Stopping the President’s controversial appointment of Harold Koh as legal advisor to the State Department is the first major mission of a newly-formed caucus of House Members devoted to issues of American sovereignty.
“[Koh] believes in trans-national organization having sway over U.S. domestic policy,” said Rep. Scott Garrett (R.-N.J.), one of three co-founders of the House Sovereignty Caucus, “and that’s unacceptable.”
Garrett and co-founders and Republican Reps. Doug Lamborn (Col) and Thad McCotter (Mich.) spoke to me about their new caucus and its causes — not only stopping the Koh (pronounced “Coe”) nomination but also a possible U.S. move to join the International Criminal Court and President Obama’s recent call on Congress to appropriate $100 billion for the International Monetary Fund over the next decade.
All of these are the kinds of issues that motivated the three lawmakers to form the House Sovereignty Caucus, which is dedicated to fighting any legislation (or any appointee) that would seek to weaken U.S. sovereignty. Although outside groups had suggested the idea of such a caucus to House Members who care about these ideas, it took the three conservative Republicans — Garrett, Lamborn, and McCotter — to make it happen. Within two weeks of its birth, the Sovereignty Caucus had signed up 25 House Members and circulated a letter opposing the nomination of former Yale Law School Dean Koh.
Much of Koh’s writings support the idea that regulations of the United Nations and other international organizations should trump U.S. law. In an address at Fordham University Law School entitled “A World Drowning in Guns” (April 2, 2002), Koh called for a UN-governed regime to force the U.S. to submit information about American companies small arms production.” The nominee to the State Department believes that the UN should be granted the power “to standardize national laws and procedures with member states of regional organizations.”
“And the nomination of Mr. Koh appears to be the beginning of a very troubling pattern,” Lamborn told me, citing Justice Department nominees Dawn Johnsen ( assistant attorney general for legal counsel) and David Ogden (deputy attorney general) as cases of high-level Obama appointees who have histories of praising international law over U.S.-made law.
Given this “troubling pattern,” Michigan’s McCotter warned, “are we too far out of line to be concerned that this kind of ideology will be shared by the next Supreme Court nominee?”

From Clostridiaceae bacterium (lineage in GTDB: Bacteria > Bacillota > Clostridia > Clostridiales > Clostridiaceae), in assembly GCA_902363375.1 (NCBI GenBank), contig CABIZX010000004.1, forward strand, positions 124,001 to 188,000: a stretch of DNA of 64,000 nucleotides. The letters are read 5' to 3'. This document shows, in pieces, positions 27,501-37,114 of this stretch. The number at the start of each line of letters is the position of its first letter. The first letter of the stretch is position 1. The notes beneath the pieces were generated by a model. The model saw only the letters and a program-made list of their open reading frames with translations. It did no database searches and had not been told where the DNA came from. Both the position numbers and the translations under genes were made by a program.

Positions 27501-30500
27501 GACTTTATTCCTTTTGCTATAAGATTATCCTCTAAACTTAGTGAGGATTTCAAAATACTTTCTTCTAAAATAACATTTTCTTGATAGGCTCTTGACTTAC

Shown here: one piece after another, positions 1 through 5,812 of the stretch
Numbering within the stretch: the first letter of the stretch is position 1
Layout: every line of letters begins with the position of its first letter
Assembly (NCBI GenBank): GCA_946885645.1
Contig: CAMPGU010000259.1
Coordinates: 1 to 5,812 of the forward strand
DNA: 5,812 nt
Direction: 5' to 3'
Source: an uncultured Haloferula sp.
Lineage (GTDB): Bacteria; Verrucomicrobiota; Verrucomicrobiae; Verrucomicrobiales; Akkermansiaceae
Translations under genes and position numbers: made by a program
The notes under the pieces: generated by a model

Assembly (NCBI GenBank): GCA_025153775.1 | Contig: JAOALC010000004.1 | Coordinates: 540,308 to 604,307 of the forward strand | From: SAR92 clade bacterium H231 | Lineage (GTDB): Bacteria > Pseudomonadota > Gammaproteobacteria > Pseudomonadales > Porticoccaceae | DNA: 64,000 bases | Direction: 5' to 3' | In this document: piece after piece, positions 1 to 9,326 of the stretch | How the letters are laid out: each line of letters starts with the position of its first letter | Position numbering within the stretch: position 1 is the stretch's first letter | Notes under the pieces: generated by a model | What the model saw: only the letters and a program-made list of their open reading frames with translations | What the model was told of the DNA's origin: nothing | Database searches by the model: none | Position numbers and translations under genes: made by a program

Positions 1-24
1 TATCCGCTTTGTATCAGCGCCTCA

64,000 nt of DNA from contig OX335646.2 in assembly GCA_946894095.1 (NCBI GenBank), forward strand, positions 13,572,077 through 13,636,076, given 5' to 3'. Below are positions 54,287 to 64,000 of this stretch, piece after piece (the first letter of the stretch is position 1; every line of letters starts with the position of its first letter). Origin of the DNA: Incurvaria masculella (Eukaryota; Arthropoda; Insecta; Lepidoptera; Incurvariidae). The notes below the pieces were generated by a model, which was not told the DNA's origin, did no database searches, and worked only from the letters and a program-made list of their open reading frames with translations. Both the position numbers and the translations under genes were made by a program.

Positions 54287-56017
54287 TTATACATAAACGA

Another major concern of the Sovereignty Caucus is that the Obama Administration will take a 180-degree turn from that of the Bush Administration and call for U.S. participation in the International Criminal Court (ICC). All of the lawmakers vowed a fight if and when the current Administration decides to ask the Senate to ratify American participation in and acceptance of the legitimacy of the ICC, which, they warned, could open the way to ICC indictments of former U.S. officials charged with alleged torture of detainees in the war on terror.
The ICC, unlike US courts, is not bound by US law or our constitution. Because our courts are, they are accountable under our law and bound as part of the democratic process. The ICC is not required to protect constitutional rights and — boiled down to its most basic level – is a political court that renders political judgments. To subject any Americans to its jurisdiction would be a major surrender of our sovereignty.
One issue that the Sovereignty Caucus has already drawn the line in the sand over with the White House is Obama’s recent letter to Congress calling for appropriation of $100 billion in additional funds to the International Monetary Fund (IMF) over the next ten years. The figure would be part of the $1.1 trillion pledged to the IMF by the G-20 nations at their summit last month.
Speaking of the anticipated influx of new money as well as the new relaxed rules with which his groups can now make loans to needy nations, IMF Managing Director Dominique Strasse-Kahn told reporters recently: “We’re really in new times. I like this.”
The Sovereignty Caucus does not. McGarrett dismissed Obama’s call for greater IMF funding as “beyond the pale — the wrong time to take on additional debt for us.” McCotter went on to say it was “ridiculous in these times for the U.S. taxpayers to help out a global Tammany Hall.”
The three House Members readily conceded that, while they could indeed make an impact on funding of international organizations because of the “power of the purse” the House has, the most they could do with nominees such as Koh (whom the Senate confirms) is to bring attention to them. But through press conferences, the “special orders” portion of the House, radio-TV talk shows, and other public forums, that is precisely what the House Sovereignty Caucus will do. In the process, its founders intend to fully underscore what they consider to be a noble cause.
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